Urethral rhinosporidiosis: Report of two cases


Rhinosporidiosis is a chronic granulomatous mycotic disease of man, characterized by development of polypoid lesions in the nose and nasopharynx. Urethral rhinosporidiosis is very rare. Two cases of urethral rhinosporidiosis is reported here.

Keywords: Rhinosporidiosis, urethral, recurrent

How to cite this article:
Subitha K, Sheeja S, Jayalakshmy P S, Letha V. Urethral rhinosporidiosis: Report of two cases. Ann Trop Med Public Health 2012;5:355-6


How to cite this URL:
Subitha K, Sheeja S, Jayalakshmy P S, Letha V. Urethral rhinosporidiosis: Report of two cases. Ann Trop Med Public Health [serial online] 2012 [cited 2020 Aug 8];5:355-6. Available from: https://www.atmph.org/text.asp?2012/5/4/355/102055



Rhinosporidiosis is a chronic granulomatous disease caused by Rhinosporidium seeberi. This disease is endemic in India, Srilanka, and Africa. The organism usually affects nasal cavity and nasopharynx. Involvement of conjunctiva, larynx, genitalia, rectum, and skin is less common. The report of two cases diagnosed as urethral rhinosporidiosis is given below.

Case Reports

Case 1

A 40-year-old man presented with complaints of a fleshy growth at the urethral orifice. He underwent surgery for a similar growth five years ago with a histopathological diagnosis of Rhinosporidiosis. He was a barber by profession and used to take bath in a nearby pond daily.

The specimen received was a light brown membranous soft tissue measuring 1 x 0.8 x 0.3 cm. Microscopic sections showed a polypoid mass partly lined by transitional epithelium and partly by squamous epithelium. Sub-epithelium showed sporangia filled with spores [Figure 1] and [Figure 2].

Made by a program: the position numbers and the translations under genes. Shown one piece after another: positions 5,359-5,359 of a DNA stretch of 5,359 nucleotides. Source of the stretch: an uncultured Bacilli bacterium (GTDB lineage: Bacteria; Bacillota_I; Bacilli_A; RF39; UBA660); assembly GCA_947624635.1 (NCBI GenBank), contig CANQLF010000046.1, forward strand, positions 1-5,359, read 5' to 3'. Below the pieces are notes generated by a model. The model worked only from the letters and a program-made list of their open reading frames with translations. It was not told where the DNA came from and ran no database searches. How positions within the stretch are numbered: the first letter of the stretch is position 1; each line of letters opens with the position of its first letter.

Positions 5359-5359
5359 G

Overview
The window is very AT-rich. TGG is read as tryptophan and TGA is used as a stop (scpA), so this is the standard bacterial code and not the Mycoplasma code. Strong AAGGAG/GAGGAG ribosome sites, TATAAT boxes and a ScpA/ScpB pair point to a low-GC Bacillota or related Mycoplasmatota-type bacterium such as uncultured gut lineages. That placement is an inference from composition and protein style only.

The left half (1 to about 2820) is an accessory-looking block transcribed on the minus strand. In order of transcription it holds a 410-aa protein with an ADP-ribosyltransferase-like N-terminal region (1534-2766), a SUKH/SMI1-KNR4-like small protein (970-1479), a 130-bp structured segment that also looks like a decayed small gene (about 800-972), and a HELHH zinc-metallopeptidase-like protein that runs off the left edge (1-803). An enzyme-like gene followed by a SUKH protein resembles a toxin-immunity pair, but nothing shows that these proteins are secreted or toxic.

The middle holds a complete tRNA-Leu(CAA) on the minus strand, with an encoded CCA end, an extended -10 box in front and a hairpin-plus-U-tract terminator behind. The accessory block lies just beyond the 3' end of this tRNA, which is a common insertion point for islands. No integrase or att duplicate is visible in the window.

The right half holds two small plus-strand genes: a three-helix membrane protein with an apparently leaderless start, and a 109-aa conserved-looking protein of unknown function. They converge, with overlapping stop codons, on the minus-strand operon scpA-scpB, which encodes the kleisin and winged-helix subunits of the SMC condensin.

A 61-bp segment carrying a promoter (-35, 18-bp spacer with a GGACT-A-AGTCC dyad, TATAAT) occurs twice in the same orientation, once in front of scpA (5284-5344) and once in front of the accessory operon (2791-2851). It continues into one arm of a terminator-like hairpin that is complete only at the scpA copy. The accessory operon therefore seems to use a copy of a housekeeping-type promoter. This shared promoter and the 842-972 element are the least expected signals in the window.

Figure 1: Polypoid mass lined by transitional and squamous epithelium with sporangia containing spores sub-epithelially and intra-epithelially. (H and E, ×40)

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Figure 2: Sporangium filled with spores (H and E, X100)

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Case 2

A 60-year-old man presented with a polypoid growth protruding through the urethra. An irregular light brown nodular soft tissue measuring 1 × 0.5 × 0.3 cm was received in the pathology department. Microscopy showed tissue lined by transitional epithelium showing squamous metaplasia. Sub-epithelial region showed multiple sporangia filled with spores. Many empty sporangia were also seen. Surrounding area showed dense lymphoplasmacytic infiltrate.


Rhinosporidiosis is a mucosal and cutaneous mycosis caused by Rhinosporidium seeberi. The causative fungal agent is named after G. Seeber who first published a detailed report in 1900. [1] In India, O’ Kinealyi was the first to report such a case in 1894, and it was suggested to name the organism as Rhinosporidiosis Kinealyi. [1] Infection produces bulky, friable mucosal polyps in the nasal cavity, nasopharynx, and on the palate.